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Archive for Sunday, September 8, 1996

SUMMIT TO FIND SOLUTIONS TO GROWING GANG PROBLEM

September 8, 1996

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Local leaders are planning a community summit and presentation on the spread of gang activity in the Lawrence area.

As far as Oscar Moreno can tell, gangs are here to stay.

Moreno, a local probation officer who deals with gang members on a daily basis, said 400 students at Lawrence High School alone are actively involved with a gang.

And four gang-related shootings this year in Lawrence, resulting in one injury, could be a harbinger of things to come.

The dilemma, he said, is how best to set the limits that could stop the proliferation of gangs.

"We all have to fight it," Moreno said. "We all have to fight it together."

To that end, area leaders will present "Gangs in Lawrence, A Call to Action" Sept. 18 at Southwest Junior High School.

The program will feature law enforcement, judicial and school officials on the front lines of the battle against gang activity.

Program sponsor Jerry Wells, former Douglas County district attorney, said the event is free and will likely be the first in a series.

"It's designed to give out as much practical information as possible about the structure, the make-up, of gangs," said Wells, general counsel of the state's Koch Crime Commission, which evaluates the criminal justice system.

District Judge Jean Shepherd, Lawrence Police Chief Ron Olin, Juvenile Prosecutor Shelly Diehl, East Heights Elementary principal Climetine Clayburn, Central Junior High principal Ted Juneau, and Lawrence High assistant principal Dick Patterson will make presentations.

Parents and others in attendance can learn how to identify possible gang activity through examples of dress, colors and tattoos, and through videotape footage and talks by police and local experts.

Patterson said he plans to focus on keeping children safe but keeping the problem in perspective.

"We have gang members in our school, but we don't tolerate violence," Patterson said. "School educates youth, and unfortunately, we have to expel those who are there to distract from school."

He said the vast majority of youth in Lawrence are good, civic-minded students and people.

"Seven percent of the kids are causing 70 percent of the problems," Patterson said. "We need to prevent that 7 percent from growing -- we can't save all youth."

With the opening of the new Free State High School less than a year away, Patterson said it is a "critical time" for high school students.

The split, and resulting smaller student bodies, may produce more of a sense of belonging, he said. It could also produce dangerous rifts.

"Rivalries, as long as they are in the spirit of sportsmanship, are positive," Patterson said. "If it's gangs, that could create disastrous results."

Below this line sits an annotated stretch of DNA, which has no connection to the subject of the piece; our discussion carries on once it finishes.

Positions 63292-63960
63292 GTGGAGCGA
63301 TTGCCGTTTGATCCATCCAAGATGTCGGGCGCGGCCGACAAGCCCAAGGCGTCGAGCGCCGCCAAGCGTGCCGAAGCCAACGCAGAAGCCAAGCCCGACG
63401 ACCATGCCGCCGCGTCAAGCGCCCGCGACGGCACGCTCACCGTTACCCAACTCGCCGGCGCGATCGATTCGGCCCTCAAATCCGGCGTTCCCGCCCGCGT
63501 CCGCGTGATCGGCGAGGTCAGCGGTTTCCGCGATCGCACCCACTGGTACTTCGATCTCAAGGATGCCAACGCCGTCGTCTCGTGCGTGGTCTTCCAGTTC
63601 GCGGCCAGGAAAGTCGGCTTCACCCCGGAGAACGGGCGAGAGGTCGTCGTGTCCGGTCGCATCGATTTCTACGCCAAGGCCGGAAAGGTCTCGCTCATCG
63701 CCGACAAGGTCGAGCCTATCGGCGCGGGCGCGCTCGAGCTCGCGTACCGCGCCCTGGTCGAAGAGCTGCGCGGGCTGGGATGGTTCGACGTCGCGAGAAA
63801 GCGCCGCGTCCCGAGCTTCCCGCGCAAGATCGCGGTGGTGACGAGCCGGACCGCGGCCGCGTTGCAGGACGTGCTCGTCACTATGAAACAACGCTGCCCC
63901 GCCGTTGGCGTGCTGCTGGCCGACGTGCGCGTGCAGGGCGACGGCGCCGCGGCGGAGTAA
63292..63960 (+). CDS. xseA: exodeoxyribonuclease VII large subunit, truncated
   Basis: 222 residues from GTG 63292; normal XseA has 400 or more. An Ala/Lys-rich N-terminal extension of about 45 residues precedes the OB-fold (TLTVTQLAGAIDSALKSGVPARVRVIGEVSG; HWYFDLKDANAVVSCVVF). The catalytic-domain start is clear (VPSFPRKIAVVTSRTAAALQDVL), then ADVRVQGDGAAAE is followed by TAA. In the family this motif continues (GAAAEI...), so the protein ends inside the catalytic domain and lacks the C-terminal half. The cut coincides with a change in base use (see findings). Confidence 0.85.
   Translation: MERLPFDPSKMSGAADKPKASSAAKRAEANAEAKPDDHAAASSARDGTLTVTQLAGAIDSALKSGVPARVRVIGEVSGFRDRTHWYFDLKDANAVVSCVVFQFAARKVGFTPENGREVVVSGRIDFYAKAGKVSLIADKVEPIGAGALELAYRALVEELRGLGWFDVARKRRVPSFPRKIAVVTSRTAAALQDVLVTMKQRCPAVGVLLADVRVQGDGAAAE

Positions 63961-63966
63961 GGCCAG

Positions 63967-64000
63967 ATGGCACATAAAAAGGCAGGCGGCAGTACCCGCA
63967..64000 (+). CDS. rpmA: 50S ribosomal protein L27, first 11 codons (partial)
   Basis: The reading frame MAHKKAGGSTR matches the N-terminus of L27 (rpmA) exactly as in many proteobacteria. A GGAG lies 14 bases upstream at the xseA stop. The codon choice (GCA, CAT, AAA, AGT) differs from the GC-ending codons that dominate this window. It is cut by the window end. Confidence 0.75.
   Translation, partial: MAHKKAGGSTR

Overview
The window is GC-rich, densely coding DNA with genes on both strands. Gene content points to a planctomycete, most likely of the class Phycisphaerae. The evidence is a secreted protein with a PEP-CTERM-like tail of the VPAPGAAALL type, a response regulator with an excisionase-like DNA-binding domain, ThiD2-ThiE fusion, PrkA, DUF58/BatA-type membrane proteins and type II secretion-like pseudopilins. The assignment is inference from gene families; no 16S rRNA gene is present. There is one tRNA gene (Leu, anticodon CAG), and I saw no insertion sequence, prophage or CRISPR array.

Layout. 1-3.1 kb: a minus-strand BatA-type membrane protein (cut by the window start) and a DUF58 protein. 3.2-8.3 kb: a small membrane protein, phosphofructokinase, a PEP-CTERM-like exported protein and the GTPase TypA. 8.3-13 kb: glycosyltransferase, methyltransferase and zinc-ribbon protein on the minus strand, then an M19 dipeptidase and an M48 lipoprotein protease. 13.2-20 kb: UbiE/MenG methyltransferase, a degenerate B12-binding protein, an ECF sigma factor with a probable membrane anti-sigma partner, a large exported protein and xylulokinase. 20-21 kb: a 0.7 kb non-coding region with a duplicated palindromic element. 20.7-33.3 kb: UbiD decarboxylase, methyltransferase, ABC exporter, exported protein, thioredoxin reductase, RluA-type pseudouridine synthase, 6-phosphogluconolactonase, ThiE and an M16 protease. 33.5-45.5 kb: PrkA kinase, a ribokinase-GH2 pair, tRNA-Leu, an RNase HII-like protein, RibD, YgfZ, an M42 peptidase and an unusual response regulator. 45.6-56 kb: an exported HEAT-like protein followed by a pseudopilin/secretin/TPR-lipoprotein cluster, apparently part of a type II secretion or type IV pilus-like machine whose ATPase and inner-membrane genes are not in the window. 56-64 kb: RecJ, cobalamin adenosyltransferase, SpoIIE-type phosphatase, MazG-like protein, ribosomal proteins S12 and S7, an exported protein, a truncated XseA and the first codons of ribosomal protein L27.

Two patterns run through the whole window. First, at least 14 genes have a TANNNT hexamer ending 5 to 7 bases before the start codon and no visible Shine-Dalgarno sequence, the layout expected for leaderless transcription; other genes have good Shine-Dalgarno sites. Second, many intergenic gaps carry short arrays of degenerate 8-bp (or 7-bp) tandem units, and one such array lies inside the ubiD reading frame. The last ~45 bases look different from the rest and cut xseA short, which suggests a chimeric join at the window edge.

Diehl said the community is well equipped to deal with gang-related issues.

Schools, city parks and recreation, churches, law enforcement, "everybody is ready to take a stand," Diehl said. "I have great expectations."

Moreno said community involvement is key to handling gangs.

The public should report anything that appears to be a crime. Gang graffiti serves as a "newspaper" for rival groups and should be watched, he said.

"Keep an eye on crack houses, marijuana use," Moreno said. "Keep track of where your kids are, who they're hanging out with."

He said typical attempts to classify gang members and "wannabes" are useless. Especially if both hang out together.

"If you're saggin', wearing baggy clothes, and if you're flaggin', wearing colors, you're a gang banger," Moreno said. "If there's a drive-by, you're there. You're going to get your butt shot."

All four gang-related shootings in Lawrence this year involved some Topeka gang members. Groups here often affiliate with groups there, and will call for help if they need it, he said, because Lawrence is becoming prime real estate.

"It's a big market for drugs, it's a big market for alcohol," Moreno said. "It's a battleground, and they're trying to take control of that."

Immediate, city-wide awareness is vital, he added, because the problems are here.

"It's too bad that we had to go through a drive-by, or more than one, to go through this movement," he said.

Sponsors of the presentation include the City of Lawrence, area Chamber of Commerce, Ecumenical Fellowship, Koch Crime Commission, Lawrence Alliance, The Lawrence Journal-World, Lawrence Ministerial Alliance, Lawrence Police Department, Lawrence Public Schools, Mayor's Youth Advisory Council, Project Freedom, Project Phoenix, Douglas County Sheriff's Department, Sunflower Cablevision and KLWN-KLZR Radio.

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